In separate actions yesterday, the Baltimore County Planning Board put new restrictions on the location of group assisted-living homes for the elderly and on the width of townhouses, but postponed a vote on changes to laws governing home-based occupations.
If enacted by the County Council, the board's recommendation on homes for the elderly would restrict the location of homes with more than 10 people in residential neighborhoods -- reversing the direction of a law enacted in 1994, when there were no such homes in the county.
L Twenty-four assisted-living homes now operate in the county.
"The demand is only going one way, and that's up," deputy director of aging Arnold Eppel told the board. He said the county has 138,000 residents 60 or older, about 18 percent of the population.
The county is under pressure from residents in older neighborhoods such as Catonsville who oppose conversion of large old houses into assisted-living homes for as many as 15 elderly people.
The county changed its laws in 1994 to allow assisted-living homes with as many as 15 residents in all residential areas without a hearing. Earlier, establishing a home for the elderly of any size required a hearing.
The board's latest recommendations would allow as many as 15 people in a home fronting on a main artery and as many as 10 residents in a home on a smaller street, if it hasn't been recently expanded by more than 25 percent and isn't in a historic district.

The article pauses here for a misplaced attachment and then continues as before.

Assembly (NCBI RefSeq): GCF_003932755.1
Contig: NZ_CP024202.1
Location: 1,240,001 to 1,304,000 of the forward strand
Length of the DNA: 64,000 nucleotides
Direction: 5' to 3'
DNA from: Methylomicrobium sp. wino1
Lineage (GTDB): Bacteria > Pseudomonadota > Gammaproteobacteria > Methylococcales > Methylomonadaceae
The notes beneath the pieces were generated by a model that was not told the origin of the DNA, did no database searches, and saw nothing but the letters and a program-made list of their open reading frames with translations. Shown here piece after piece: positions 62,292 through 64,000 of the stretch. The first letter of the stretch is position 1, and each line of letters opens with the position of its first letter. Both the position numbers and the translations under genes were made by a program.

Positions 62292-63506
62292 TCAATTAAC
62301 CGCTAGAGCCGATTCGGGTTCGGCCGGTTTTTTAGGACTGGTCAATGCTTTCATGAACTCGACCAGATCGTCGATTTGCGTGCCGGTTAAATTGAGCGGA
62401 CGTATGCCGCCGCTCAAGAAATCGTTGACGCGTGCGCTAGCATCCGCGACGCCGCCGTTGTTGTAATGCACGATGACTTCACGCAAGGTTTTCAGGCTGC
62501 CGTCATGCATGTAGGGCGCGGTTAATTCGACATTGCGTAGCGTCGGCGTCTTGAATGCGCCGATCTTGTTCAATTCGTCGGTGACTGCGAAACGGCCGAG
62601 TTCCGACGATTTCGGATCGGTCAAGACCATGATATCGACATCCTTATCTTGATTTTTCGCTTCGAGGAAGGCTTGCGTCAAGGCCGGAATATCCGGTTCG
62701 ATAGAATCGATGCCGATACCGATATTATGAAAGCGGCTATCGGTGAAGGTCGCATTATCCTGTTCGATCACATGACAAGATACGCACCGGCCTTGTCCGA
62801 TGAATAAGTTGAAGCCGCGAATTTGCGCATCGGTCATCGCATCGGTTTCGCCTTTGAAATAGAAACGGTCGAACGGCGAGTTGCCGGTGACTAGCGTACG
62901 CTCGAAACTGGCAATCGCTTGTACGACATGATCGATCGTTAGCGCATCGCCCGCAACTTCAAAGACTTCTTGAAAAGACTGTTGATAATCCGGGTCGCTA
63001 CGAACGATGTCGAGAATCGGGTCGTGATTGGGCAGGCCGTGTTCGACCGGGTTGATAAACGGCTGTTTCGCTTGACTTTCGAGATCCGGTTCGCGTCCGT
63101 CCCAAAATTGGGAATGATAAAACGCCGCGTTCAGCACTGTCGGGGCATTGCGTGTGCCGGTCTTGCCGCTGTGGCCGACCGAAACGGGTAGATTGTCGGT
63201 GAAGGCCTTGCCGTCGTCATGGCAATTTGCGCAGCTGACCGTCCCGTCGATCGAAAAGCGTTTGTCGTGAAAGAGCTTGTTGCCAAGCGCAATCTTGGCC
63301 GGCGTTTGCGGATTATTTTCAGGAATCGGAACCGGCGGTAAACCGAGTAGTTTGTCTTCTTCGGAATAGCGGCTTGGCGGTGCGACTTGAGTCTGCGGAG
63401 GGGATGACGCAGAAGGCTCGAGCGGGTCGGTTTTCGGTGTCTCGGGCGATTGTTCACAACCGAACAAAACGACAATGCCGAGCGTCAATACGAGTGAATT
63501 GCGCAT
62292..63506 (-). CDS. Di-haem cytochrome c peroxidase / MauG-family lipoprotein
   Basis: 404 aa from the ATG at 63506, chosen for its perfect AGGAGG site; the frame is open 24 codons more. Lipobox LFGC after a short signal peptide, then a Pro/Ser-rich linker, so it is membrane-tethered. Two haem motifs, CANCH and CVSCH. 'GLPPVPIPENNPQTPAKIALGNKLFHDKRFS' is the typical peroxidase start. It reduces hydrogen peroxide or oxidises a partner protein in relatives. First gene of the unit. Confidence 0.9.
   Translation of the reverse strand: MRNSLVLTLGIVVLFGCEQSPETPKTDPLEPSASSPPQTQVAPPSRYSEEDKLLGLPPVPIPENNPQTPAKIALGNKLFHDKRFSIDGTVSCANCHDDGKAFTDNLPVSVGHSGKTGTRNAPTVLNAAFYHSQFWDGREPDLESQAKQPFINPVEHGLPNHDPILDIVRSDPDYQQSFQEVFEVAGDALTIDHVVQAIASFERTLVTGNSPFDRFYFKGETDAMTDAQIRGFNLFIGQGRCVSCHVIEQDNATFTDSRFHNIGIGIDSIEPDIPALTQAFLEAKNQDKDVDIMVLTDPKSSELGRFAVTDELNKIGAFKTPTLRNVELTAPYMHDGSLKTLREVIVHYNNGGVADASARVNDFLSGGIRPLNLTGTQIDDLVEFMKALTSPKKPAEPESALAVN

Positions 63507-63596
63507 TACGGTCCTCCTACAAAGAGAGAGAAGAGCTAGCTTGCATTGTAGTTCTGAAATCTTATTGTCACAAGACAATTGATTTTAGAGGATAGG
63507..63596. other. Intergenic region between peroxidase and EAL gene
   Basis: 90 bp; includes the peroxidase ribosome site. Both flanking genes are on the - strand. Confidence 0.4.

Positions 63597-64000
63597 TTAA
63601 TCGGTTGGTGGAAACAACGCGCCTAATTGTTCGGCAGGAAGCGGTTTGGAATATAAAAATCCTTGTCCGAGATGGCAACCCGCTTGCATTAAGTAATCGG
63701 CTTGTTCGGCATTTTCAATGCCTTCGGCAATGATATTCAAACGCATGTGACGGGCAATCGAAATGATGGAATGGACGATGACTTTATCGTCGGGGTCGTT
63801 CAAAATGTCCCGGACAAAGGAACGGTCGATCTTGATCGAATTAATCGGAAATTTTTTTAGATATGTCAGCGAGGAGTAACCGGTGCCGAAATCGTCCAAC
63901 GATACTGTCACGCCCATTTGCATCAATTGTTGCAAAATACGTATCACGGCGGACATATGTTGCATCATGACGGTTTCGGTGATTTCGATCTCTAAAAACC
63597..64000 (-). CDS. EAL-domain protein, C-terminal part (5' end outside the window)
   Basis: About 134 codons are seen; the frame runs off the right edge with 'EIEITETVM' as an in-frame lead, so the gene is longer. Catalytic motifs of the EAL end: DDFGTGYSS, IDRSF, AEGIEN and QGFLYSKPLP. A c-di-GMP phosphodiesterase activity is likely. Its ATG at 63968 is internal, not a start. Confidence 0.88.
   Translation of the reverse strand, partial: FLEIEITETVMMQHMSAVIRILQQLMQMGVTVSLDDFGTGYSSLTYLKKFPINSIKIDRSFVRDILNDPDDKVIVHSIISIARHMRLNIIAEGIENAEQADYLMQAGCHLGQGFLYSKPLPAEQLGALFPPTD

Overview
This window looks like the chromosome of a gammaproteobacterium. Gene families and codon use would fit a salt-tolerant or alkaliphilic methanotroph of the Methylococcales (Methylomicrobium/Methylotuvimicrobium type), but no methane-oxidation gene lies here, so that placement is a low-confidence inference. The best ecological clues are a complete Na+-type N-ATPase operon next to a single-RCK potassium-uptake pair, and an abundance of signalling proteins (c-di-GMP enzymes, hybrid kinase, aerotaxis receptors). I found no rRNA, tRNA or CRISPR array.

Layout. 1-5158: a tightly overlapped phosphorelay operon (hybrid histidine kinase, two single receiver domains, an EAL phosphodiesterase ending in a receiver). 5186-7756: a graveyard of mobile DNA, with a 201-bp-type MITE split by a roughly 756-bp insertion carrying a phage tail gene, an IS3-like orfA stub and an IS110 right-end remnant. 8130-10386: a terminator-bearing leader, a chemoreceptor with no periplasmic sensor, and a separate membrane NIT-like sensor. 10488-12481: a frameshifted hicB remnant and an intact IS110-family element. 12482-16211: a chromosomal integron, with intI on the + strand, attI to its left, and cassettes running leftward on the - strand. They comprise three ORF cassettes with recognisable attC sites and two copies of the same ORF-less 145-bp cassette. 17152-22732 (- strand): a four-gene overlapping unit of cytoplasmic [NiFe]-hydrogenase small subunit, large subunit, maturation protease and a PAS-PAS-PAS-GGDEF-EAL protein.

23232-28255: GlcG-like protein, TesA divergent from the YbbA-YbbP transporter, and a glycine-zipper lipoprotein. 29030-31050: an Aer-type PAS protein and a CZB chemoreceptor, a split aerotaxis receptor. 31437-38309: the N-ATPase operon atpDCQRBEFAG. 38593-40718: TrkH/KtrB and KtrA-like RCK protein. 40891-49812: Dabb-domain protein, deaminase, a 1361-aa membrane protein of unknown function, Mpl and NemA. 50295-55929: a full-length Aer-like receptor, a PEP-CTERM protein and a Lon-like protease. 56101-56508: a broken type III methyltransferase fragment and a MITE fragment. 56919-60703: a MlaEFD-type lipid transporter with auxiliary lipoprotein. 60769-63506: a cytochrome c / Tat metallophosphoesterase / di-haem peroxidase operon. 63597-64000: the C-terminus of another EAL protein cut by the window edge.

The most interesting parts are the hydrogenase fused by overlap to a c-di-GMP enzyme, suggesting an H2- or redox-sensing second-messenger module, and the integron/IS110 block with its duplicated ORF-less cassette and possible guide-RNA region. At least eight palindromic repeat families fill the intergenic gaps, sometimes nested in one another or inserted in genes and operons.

All other homes with more than 10 residents would require a special zoning exception and a public hearing, under the board's recommendation.
"We worked hard on it," said county Planning Director Arnold F. "Pat" Keller about the proposed compromise. "We came up with what we feel is a reasonable decision," he said, noting that the council has the final say.
But home operators complain that because of the potential for appeals, getting a special zoning exception can take years and cost thousands of dollars and will retard the establishment of homes as the county's elderly population is growing.
By contrast, the recommendation isn't strict enough to satisfy County Councilman Stephen G. Sam Moxley, a Catonsville Democrat. He wants to lower the number of elderly people who can live in the homes in residential areas without special zoning approval.
"They don't make the laws," he said about the planners' recommendations. He said he is examining a Howard County law that allows only eight elderly residents in any assisted-living home without special zoning approval.
The planning board's decision to tighten development standards for townhouses, meanwhile, does not require County Council action. It means the planning board will review individual development projects, thereby controlling the number and placement of townhouses narrower than 20 feet.
The County Council last month banned back-to-back townhouses.
Because of many changes suggested for the zoning laws governing home occupations, the board postponed a vote on that until the next meeting Oct. 9.
Pub Date: 9/19/97